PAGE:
Tasia, what a brilliant idea! This is such a simple technique that will make a BIG difference in the neatness of the finished shirt. I am almost kicking myself that I didn’t think of this myself after making so many Archers! There are so many layers right at the end of the collar stand, and I can never keep track of the 5/8 inch seam allowance accurately while I’m going around the curve. I’ve drawn in the seamline before, but I always just freehanded the curve. I’ll be using a template from now on! Thanks for a really useful tip.

    • Tasia February 6, 2015 at 12:00 pm #

      Glad it’s useful! I have more template ideas coming up too. :)

  6. carla February 6, 2015 at 10:59 am #

    Great idea!!! I guess I will undo my collar stand, because it looks ugly and uneven….Everything else on my shirt is going good so far.
    Your post could not have been better timed! Thanks

    • Tasia February 6, 2015 at 12:01 pm #

      I undid mine, but photographed it first so you guys could see everyone makes mistakes! :) It is tricky to go around that curve easily, the fabric edges can stretch and slip quite easily. Hope this helps!

  7. Barbara February 6, 2015 at 11:40 am #

    Another great tip! Thankyou.

  8. Catholic Bibliophagist February 6, 2015 at 11:46 am #

    Instead of using double-sided tape, what about cutting the template out of freezer paper and then ironing it onto the fabric. I wouldn’t shift at all, and you’d be able to peel it off afterwards.

    • Tasia February 6, 2015 at 12:00 pm #

      I’m not familiar with freezer paper, but from the sounds of it that could work! I didn’t tape mine to the collar stand, simply traced around it.

  9. Sue February 6, 2015 at 5:05 pm #

    Pardon . . . what did you use to draw the seam line? I don’t actually see the line drawn in the picture. Thanks!

    • Tasia February 6, 2015 at 5:27 pm #

      I draw it in the next step, I’m just holding it up to the stand as an example.. but when I do I just used a pencil! I like that it’s a very thin line and doesn’t smear like chalk pencils can. Look for it on Monday’s post! :)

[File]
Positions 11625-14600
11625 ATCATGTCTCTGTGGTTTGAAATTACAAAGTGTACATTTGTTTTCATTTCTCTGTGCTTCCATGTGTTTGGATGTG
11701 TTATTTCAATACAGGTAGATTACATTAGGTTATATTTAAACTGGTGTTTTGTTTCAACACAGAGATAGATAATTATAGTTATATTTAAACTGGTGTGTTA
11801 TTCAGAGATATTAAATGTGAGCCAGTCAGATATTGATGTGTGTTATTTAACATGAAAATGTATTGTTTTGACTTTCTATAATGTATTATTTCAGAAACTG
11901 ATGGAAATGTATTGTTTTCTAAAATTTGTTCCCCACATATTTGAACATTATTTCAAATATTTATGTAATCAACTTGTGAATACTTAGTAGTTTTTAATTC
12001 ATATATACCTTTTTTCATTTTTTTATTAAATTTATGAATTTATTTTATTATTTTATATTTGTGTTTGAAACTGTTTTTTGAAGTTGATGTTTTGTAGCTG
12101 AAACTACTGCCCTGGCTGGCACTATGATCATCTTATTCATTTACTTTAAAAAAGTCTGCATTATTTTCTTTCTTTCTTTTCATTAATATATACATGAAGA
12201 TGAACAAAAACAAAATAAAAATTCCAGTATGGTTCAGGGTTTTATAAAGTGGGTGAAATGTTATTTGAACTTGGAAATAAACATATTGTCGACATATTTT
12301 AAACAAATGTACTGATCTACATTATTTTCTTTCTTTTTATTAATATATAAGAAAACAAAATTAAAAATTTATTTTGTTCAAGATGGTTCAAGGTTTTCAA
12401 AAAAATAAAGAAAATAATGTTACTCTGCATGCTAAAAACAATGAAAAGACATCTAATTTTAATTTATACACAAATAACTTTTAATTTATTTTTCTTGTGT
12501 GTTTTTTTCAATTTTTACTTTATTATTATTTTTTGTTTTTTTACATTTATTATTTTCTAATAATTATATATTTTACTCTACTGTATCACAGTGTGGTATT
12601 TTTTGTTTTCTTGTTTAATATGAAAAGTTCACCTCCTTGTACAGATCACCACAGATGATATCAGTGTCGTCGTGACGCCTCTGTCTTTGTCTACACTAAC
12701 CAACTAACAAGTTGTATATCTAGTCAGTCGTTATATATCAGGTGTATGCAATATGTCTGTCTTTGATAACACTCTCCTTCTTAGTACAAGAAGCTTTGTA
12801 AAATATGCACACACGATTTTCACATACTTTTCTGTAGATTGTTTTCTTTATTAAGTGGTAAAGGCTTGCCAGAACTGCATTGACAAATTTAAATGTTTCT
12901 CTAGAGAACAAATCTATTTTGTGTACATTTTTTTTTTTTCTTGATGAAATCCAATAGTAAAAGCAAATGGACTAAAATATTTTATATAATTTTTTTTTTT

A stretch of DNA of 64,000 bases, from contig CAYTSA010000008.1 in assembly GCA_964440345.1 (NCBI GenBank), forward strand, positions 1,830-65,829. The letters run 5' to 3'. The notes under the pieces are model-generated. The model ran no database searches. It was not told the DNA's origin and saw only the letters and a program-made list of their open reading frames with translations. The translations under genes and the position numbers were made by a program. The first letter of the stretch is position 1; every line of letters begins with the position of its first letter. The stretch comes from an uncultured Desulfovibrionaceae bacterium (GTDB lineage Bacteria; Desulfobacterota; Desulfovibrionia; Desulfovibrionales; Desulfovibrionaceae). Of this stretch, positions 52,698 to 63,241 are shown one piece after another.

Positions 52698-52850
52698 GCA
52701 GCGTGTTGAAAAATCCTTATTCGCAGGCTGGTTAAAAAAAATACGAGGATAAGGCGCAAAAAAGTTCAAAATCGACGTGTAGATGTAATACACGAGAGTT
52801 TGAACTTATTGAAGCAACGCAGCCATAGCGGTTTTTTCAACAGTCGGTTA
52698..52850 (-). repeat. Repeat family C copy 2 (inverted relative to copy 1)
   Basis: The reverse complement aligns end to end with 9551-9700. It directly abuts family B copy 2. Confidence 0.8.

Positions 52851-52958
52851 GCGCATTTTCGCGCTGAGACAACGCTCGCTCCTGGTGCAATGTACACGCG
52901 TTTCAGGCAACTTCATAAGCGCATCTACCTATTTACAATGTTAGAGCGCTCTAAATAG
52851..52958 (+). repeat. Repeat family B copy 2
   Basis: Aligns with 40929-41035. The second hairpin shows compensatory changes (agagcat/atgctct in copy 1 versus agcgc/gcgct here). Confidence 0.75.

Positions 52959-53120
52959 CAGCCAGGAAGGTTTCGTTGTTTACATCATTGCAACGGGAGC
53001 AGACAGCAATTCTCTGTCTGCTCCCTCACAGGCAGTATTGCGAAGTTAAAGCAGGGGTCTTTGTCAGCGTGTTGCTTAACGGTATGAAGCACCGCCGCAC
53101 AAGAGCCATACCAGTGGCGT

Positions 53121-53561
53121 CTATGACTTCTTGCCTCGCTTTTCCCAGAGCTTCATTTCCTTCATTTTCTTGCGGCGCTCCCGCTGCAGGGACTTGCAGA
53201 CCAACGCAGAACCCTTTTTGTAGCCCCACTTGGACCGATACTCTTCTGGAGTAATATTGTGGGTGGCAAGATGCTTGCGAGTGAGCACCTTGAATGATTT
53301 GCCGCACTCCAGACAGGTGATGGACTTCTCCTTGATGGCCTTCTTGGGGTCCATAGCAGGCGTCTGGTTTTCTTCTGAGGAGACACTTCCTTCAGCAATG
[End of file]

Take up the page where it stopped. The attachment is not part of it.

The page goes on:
10. Gina February 6, 2015 at 10:14 pm #

    This is amazing! I’m pretty sure I left a comment on your last post that started the same exact way, haha – but it’s really true! I unpicked the seam on my collar stand twice on the last collar I made, and I never did get both sides looking the same. This is brilliant and I am definitely going to be using a template from now on!

  11. Glynis February 7, 2015 at 1:13 am #

    What a fantastic idea. I always manage to sew one side perfectly and then other side is horrible! Thanks for all your hints and tips

  12. Tiffany February 7, 2015 at 8:32 am #

    Nice tip!

Trackbacks/Pingbacks

  1. Grainline Alder - April 8, 2015

    […] to the button placket.  Yes, mine had stretched quite a bit!  I used Tasia’s tip to make a collar stand template and I liked the results I got.  My topstitching is a bit wobbly, but the shape of my collar stand […]

  2. Anti-fashion in a new age: the improved flannel shirt | Threading Lightly - August 22, 2015

    […] I did go the extra mile by making a collar stand template, as directed in the online tutorial.  I’m glad I did this, even though it was extra effort […]

  3. Shirt Making – Pt 1 | Always Sewing - October 4, 2015

    […] easier. Once these changes were complete, I adjusted my seam allowances, made some collar and cuff templates and made another shirt! This time out of a fabric I had bought from the Shaw Festival […]

  4. Grainline Alder Shirt Dress - Liberty Eleonora C - February 11, 2016

    […] I tried the collar construction given by Andrea of Four Square Walls. It was easier but I think I didn’t quite get the seam line right for the front of the collar stand. Next time I’m going to try making a template of the front of the collar stand as suggested by Sewaholic in this post. […]